Are You Choosing the Right References?
Q. What do I need to know about choosing professional references?
A. It’s not an uncommon situation: Your skills, work experience, and personality seem to be a perfect fit for a prospective employer. The only thing standing between you and your ideal job are your professional references. Whom do you ask to put in a good word for you — and can you be sure that what your reference says will help and not hinder your employment prospects?
References are still an important part of the hiring process. According to Forbes, a recent Society for Human Resource Management (SHRM) survey notes that approximately 80% of HR executives consistently contact references for technical positions. So before you start applying for jobs, you should gather your references — former supervisors and peers who are willing to speak candidly (not to mention positively) with an employer on your behalf.
The best way to keep track of such people is to compile a list throughout your career. Check in regularly with those who have agreed to serve as references, so that you can update contact information, maintain a relationship, and offer reciprocal recommendations if asked. When selecting references, choose colleagues who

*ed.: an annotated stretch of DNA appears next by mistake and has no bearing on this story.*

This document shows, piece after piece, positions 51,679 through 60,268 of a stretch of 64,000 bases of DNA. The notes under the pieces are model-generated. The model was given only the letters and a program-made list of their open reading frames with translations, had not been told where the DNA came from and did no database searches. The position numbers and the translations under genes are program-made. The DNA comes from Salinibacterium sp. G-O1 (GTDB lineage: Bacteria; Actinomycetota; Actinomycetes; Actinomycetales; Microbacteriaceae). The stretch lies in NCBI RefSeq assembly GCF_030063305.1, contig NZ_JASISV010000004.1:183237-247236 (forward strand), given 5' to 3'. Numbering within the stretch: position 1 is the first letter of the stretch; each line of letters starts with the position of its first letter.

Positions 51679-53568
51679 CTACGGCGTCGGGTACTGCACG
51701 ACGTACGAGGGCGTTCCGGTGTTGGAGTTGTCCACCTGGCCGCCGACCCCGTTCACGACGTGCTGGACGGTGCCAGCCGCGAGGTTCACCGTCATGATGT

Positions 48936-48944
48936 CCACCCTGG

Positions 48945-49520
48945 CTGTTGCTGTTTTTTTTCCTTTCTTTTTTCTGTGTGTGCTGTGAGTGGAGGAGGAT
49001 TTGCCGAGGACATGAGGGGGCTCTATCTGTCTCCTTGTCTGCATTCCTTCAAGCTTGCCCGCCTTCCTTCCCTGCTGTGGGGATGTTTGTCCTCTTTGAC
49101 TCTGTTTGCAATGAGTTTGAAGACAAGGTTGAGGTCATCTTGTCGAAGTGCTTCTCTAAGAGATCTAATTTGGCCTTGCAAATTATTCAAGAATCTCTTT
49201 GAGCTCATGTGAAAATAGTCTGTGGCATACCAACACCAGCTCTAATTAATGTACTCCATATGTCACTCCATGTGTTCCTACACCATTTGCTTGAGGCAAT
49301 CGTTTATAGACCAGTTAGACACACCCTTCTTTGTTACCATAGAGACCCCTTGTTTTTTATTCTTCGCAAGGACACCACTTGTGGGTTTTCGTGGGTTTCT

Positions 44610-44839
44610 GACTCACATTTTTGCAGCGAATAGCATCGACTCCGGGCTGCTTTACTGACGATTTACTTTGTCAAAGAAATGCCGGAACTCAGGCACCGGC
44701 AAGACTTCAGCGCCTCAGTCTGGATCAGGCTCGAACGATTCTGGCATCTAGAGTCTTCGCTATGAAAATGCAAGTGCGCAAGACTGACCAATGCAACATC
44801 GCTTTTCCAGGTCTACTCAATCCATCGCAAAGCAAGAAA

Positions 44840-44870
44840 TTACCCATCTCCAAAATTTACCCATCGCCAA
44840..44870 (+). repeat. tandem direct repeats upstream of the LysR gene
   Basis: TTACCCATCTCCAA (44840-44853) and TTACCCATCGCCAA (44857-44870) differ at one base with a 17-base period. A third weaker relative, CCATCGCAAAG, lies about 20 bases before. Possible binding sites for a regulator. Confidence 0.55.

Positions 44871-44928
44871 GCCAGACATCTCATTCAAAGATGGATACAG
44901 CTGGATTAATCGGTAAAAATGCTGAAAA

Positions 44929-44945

- can accurately assess your abilities and job performance;
- have worked with you recently;
- can speak to your qualifications, personality, and experience; and
- include a mix of managers or supervisors, coworkers, and direct reports.
Don’t automatically provide your reference list to employers; provide references only when requested. If and when the time comes to provide references for a specific job, choose from your list those references who sync up with the skills you are marketing to that potential employer or who have a strong connection with the hiring manager or someone on your prospective team.
Your reference list should include three to five references on a separate page. For each reference, include the person’s name, company, title, contact info, and professional relationship to you.
Be sure to let the selected references know that you’re presenting them to the potential employer. Explain a little bit about the position you’re applying to and why you’re interested in it, and remind them of your notable accomplishments. Don’t forget to keep them updated with your application status, and to thank them for providing recommendations!
More than just references
Also consider assembling a testimonials file — which, like your references list, should be updated on an ongoing basis. Each time you receive praise from clients or coworkers, store it in the file. And you needn’t restrict yourself to those pertaining to your paying job. Kudos from professors, volunteer organizations, and others you’ve worked with also help to show your expertise and work ethic.
You can also maintain a document in which you record the way you managed on-the-job problems. Many hiring managers want examples of this type of skill, and keeping an updated record to reference from later is easier than trying to recall how you dealt with something that happened several years earlier.
Carefully selected references in addition to testimonials and other relevant documentation can give a prospective employer a fuller picture of you. Accurate, detailed information that shows what you’d be like as an employee will help you and the employer to determine whether you’re the best match for the job.